Three Summers: A Memoir of Sisterhood, Summer Crushes, and Growing Up on the Eve of War, Written by Amra Sabic-El-Rayess and Laura L. Sullivan, Farrar, Strauss and Giroux, April 9

An epic middle-grade memoir about sisterhood and coming-of-age in the three years leading up to the Bosnian Genocide.

Three Summers is the story of five young cousins who grow closer than sisters as ethnic tensions escalate over three summers in 1980s Bosnia. They navigate the joys and pitfalls of adolescence on their family’s little island in the middle of the Una River. When finally confronted with the harsh truths of the adult world around them, their bond gives them the resilience to discover and hold fast to their true selves.

Written with incredible warmth and tenderness, Amra Sabic-El-Rayess takes readers on a journey that will break their hearts and put them back together again.

 

 

The Incredible Octopus: Meet the Eight-Armed Wonder of the Sea, by Erin Spencer, Storey Publishing, April 16

Packed with mesmerizing undersea photography, this book invites kids to explore the fascinating behavior and intelligence of this remarkable creature of the deep.

The Incredible Octopus combines amazing photos with in-depth facts to get kids aged 7 and up excited about octopuses and the underwater world in which they live. Readers are introduced to the fascinating biology of the octopus, from its 3 hearts and 9 brains to suction cups and how they work, and learn all about what it’s like to be an octopus: how they use camouflage and ink, what they eat, and how they reproduce (nests and eggs!). The book also explores the intelligence and playfulness of this animal–and, of course, the famous stories of octopuses who escaped their tanks. Readers will meet 13 different species of octopuses and find out what makes them unique, from the most venomous and best disguised to the deepest and coldest. They’ll also get a glimpse into exciting octopus research, technology inspired by octopuses, and ways to help conserve our oceans.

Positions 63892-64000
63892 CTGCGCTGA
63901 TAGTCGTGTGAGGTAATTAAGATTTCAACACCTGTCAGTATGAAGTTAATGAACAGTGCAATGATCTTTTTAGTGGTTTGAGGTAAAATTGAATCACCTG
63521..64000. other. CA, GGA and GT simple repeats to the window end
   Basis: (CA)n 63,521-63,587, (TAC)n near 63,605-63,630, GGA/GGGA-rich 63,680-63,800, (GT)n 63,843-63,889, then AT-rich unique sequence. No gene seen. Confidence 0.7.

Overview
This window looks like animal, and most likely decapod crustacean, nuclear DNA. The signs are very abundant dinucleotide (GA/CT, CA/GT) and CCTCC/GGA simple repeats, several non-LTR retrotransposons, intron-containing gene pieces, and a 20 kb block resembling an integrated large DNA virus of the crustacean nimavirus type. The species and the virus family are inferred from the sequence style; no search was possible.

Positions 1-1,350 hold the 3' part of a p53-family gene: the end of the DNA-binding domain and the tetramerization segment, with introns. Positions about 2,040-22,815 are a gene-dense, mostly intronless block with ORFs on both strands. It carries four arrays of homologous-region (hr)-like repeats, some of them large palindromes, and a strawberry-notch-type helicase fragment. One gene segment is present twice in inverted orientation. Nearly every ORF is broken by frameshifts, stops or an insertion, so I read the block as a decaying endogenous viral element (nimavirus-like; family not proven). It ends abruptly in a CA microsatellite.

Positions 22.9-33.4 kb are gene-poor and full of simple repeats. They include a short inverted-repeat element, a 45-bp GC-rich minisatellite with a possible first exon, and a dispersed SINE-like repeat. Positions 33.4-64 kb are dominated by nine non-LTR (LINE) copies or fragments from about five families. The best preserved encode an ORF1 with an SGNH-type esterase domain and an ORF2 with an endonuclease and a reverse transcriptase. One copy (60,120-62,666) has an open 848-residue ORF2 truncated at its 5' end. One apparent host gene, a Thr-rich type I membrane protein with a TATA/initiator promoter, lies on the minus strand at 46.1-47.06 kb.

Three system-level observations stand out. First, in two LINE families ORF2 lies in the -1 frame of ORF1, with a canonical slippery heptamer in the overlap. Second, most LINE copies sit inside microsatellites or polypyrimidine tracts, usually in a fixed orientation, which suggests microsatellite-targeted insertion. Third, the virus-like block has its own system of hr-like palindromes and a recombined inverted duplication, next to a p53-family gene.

The Door is Open: Stories of Celebration and Community by 11 Desi Voices by Hena Khan,  Veera Hiranandani, Supriya Kelkar, Maulik Pancholy, Simran Jeet Singh, Aisha Saeed, Reem Faruqi, Rajani Larocca, Naheed Hasnat,  Sayantani Dasgupta, Mitali Perkins, Little, Brown Books for Young Readers, April 23

Discover stories of fear, triumph, and spectacular celebration in the fictional town of Maple Grove, New Jersey, where the local kids gather at the community center to discover new crushes, fight against ignorance, and even save a life.

Cheer for Chaya as she wins chess tournaments (unlike Andrew, she knows stupid sugary soda won’t make you better at chess), and follow as Jeevan learns how to cook traditional food (it turns out he can cook sabji– he just can’t eat it).

These stories, edited by bestselling and award-winning Pakistani-American author Hena Khan, are filled with humor, warmth, and possibility. They showcase a diverse array of talented authors with heritage from the Indian subcontinent, including beloved favorites and rising stars, who each highlight the beauty and necessity of a community center that everyone calls home.